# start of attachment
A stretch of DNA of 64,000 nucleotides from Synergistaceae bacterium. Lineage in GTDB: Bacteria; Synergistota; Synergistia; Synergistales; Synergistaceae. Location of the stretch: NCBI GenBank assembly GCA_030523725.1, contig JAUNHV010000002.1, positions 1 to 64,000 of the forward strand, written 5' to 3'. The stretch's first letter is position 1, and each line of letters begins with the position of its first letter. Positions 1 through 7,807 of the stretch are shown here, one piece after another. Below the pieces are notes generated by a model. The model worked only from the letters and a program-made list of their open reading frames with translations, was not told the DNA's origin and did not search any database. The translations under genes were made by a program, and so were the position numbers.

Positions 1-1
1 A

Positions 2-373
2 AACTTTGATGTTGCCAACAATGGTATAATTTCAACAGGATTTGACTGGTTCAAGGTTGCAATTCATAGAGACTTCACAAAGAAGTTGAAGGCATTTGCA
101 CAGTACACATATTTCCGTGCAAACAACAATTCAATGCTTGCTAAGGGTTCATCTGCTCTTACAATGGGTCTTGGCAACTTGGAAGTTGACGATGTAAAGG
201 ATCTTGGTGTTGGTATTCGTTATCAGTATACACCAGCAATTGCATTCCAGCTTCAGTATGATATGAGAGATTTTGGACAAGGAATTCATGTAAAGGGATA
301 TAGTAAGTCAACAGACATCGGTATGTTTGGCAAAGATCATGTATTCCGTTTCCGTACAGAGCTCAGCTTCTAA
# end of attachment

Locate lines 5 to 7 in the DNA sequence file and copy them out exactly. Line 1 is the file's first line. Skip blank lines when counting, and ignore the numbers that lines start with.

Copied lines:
2 AACTTTGATGTTGCCAACAATGGTATAATTTCAACAGGATTTGACTGGTTCAAGGTTGCAATTCATAGAGACTTCACAAAGAAGTTGAAGGCATTTGCA
101 CAGTACACATATTTCCGTGCAAACAACAATTCAATGCTTGCTAAGGGTTCATCTGCTCTTACAATGGGTCTTGGCAACTTGGAAGTTGACGATGTAAAGG
201 ATCTTGGTGTTGGTATTCGTTATCAGTATACACCAGCAATTGCATTCCAGCTTCAGTATGATATGAGAGATTTTGGACAAGGAATTCATGTAAAGGGATA